In this villanelle form poem, through the use of the metaphor language and images, especially the parallelism, writer gives examples of wise men, good men, wild men, and grave men to his father who was dying at the time this poem was written and also tires to convince his father to fight against the coming death. Thomas thinks a man who is dying in an old age should not die quietly, but fight with death until the last second. He begins the poem with second-person point of view and constantly reminds readers not to go gently into death and darkness, but rather to fight with them. To express the death and darkness, In the first stanza, Thomas uses a metaphor in which day represents life, night represents the afterlife and close of day represents the moment of death,” Do not go gentle into that good night,…, at close of day”(line 1-3). The first line of the poem is also a refrain.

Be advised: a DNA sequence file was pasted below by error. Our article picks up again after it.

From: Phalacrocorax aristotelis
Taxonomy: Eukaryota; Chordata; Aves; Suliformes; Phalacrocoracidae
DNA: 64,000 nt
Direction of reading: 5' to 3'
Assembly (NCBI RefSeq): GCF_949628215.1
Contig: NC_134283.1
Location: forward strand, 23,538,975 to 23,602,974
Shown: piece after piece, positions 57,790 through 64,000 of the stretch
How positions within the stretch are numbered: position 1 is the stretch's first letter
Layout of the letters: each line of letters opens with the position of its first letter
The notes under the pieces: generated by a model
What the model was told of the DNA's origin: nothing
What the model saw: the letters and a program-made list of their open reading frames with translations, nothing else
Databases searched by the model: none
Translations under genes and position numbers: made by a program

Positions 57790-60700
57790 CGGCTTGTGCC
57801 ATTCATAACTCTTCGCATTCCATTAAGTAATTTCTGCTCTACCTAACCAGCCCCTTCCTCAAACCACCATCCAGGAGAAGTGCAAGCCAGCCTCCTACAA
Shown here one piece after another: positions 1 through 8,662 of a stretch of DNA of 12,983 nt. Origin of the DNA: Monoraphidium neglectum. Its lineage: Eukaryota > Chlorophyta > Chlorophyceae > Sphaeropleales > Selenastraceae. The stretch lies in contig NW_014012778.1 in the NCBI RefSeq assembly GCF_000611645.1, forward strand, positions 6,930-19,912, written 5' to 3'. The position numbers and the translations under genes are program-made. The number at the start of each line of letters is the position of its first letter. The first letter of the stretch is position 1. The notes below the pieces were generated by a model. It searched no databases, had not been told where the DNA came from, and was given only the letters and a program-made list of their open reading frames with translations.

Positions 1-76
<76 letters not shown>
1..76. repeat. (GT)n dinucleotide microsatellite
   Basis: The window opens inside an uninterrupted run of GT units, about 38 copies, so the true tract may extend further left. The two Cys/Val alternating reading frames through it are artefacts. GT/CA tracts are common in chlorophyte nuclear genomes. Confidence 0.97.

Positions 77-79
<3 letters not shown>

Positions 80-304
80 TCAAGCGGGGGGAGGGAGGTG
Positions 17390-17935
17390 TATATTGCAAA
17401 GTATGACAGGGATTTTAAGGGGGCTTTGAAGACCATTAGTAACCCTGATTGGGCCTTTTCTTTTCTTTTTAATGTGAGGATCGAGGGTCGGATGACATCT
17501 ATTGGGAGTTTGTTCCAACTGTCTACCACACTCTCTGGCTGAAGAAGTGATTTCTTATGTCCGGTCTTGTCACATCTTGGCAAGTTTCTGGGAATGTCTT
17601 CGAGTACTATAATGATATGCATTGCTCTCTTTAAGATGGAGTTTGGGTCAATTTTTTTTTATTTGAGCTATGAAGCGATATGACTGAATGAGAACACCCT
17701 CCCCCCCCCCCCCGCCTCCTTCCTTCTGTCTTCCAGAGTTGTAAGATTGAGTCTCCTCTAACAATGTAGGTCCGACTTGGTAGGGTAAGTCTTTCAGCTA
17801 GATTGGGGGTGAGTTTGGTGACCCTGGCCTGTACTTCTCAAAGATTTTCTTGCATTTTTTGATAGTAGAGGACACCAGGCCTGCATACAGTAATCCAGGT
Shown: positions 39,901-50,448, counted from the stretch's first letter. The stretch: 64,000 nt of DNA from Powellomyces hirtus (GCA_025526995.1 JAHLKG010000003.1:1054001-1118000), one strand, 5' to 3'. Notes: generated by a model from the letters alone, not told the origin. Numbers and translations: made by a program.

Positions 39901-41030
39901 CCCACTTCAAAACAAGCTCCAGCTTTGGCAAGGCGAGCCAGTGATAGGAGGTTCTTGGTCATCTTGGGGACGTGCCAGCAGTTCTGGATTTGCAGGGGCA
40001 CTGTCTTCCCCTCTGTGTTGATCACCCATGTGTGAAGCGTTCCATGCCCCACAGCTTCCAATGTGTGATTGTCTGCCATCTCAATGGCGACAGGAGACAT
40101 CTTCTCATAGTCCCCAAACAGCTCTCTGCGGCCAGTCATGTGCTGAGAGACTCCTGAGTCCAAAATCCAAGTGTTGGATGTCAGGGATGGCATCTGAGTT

The rhyme scheme Elliot uses in this poem depicts the disenchanted and confused mind of the narrator. The poem is written using a non-uniform meter and rhyme. Various stanzas are not of uniform length. This method is probably used to represent the mood and feelings in the verse. Prufrock is feeling confused and overwhelmed by the adversities of life so his thought probably has the same types of characteristics.
These two poems of Dickinson depict the different ideas of death, even by the author herself. The contradicting views on death are illustrated through different uses of literary techniques and storytelling. Every alliteration, every allusion, each diction style, takes the reader on a downward spiral, whether that is into the ether or into the cold depths of insanity, Dickinson’s writing is a pathway. Each poem tells of a different path, and the poet invites the reader to decide which path, which meaning of death defines the reader.